> technology that just may be around for another five years or more.
    > Congrats, Sony!


    Sorry Max, but the contract between Paramount and HD DVD was to expire
    in February 2009, not February 2008.
    Anyone with internet would have known that. Take August 20th, 2007 and
    add on 18 months. Where does that land you?

    As for dual format players Samsung have already announced that they
    would be focusing on Blu-ray from this point on, so you can expect
    that the BD-UP5500 is going to be their last dual format player.
    At the same time they also announced a new standalone Blu-ray only
    player, the BD-P1500.

    LG have also stated they will re-evaluate their dual format stance
    because of the Time Warner annoucement.

    Toshiba from this point on would be the only other company that will
    introduce a dual format player. All the other players from Denon,
    Marantz, Daewoo, Philips, Sony, Panasonic, Sharp, Loewe, Pioneer,
    Daytek, Sylvania and others are all Blu-ray players.

    Dual format is not a future. It doesn't matter how many titles they've
    released, it's nothing compared to the future and how many Blu-ray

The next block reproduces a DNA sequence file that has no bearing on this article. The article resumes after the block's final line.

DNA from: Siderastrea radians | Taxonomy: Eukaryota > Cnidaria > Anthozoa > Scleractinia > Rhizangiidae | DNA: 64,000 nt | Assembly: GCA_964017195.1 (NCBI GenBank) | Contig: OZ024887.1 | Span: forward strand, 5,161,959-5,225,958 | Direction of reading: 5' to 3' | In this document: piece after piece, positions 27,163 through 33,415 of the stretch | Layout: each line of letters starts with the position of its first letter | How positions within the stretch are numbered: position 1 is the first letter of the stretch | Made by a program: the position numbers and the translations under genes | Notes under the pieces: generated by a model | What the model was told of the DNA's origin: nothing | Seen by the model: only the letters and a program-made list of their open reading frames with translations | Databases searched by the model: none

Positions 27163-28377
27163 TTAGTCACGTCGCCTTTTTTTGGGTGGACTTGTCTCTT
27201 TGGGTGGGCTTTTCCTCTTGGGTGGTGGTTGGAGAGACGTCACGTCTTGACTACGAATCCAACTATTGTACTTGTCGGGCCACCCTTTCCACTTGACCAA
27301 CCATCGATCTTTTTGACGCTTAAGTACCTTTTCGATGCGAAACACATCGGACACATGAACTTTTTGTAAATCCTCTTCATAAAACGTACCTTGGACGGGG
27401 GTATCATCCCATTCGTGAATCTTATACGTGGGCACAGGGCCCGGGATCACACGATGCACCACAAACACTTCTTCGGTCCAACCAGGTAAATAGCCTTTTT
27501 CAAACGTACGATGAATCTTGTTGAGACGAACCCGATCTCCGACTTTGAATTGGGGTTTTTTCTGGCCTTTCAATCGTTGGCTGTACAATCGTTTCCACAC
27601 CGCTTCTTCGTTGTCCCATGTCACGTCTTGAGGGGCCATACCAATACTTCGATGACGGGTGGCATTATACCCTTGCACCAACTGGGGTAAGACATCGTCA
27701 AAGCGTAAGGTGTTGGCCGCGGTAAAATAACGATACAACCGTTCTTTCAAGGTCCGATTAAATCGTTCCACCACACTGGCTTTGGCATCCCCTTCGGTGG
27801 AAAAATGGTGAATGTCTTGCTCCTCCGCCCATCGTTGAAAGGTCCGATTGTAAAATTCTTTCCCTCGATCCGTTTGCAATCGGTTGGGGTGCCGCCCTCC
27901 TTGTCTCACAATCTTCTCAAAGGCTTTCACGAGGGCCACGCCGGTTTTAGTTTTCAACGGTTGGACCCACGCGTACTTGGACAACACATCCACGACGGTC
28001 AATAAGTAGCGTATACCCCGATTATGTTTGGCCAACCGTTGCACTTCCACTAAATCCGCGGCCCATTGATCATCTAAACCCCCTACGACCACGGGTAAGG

discs will be released.

    Max is a very uninformed individual.
     
    ninphan, Jan 9, 2008
    #2
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  3. T.B. Guest

    "ninphan" wrote:

    (snip)

    Sorry Max, but the contract between Paramount and HD DVD was to expire
    in February 2009, not February 2008.
    Anyone with internet would have known that. Take August 20th, 2007 and
    add on 18 months. Where does that land you?

    As for dual format players Samsung have already announced that they
    would be focusing on Blu-ray from this point on, so you can expect
    that the BD-UP5500 is going to be their last dual format player.
    At the same time they also announced a new standalone Blu-ray only
    player, the BD-P1500.

    LG have also stated they will re-evaluate their dual format stance
    because of the Time Warner annoucement.

    Toshiba from this point on would be the only other company that will
    introduce a dual format player. All the other players from Denon,
    Marantz, Daewoo, Philips, Sony, Panasonic, Sharp, Loewe, Pioneer,
    Daytek, Sylvania and others are all Blu-ray players.

    Dual format is not a future. It doesn't matter how many titles they've
    released, it's nothing compared to the future and how many Blu-ray
    discs will be released.

    Max is a very uninformed individual.

    ++++++++

    I agree. He clearly misses the boat on a few key issues. It should bear
    mentioning that while Sony surely has created some formats that have
    flopped, they've also created the cd format among others which hasn't done
    too badly.

    T.B.
     
    T.B., Jan 9, 2008
    #3
  4. Guest

    I've contacted Max Everett regarding the previous answer he gave about
    the contracts, and this is what he had to say about it:

    "I suppose I'm a product of the Internet and printed & published
    rumors as well. Many sources are stating the contract ends in Feb, but
    obviously, not all of them say Feb 2009. Other than many reported
    rumors, there never was a contract between the two. We can only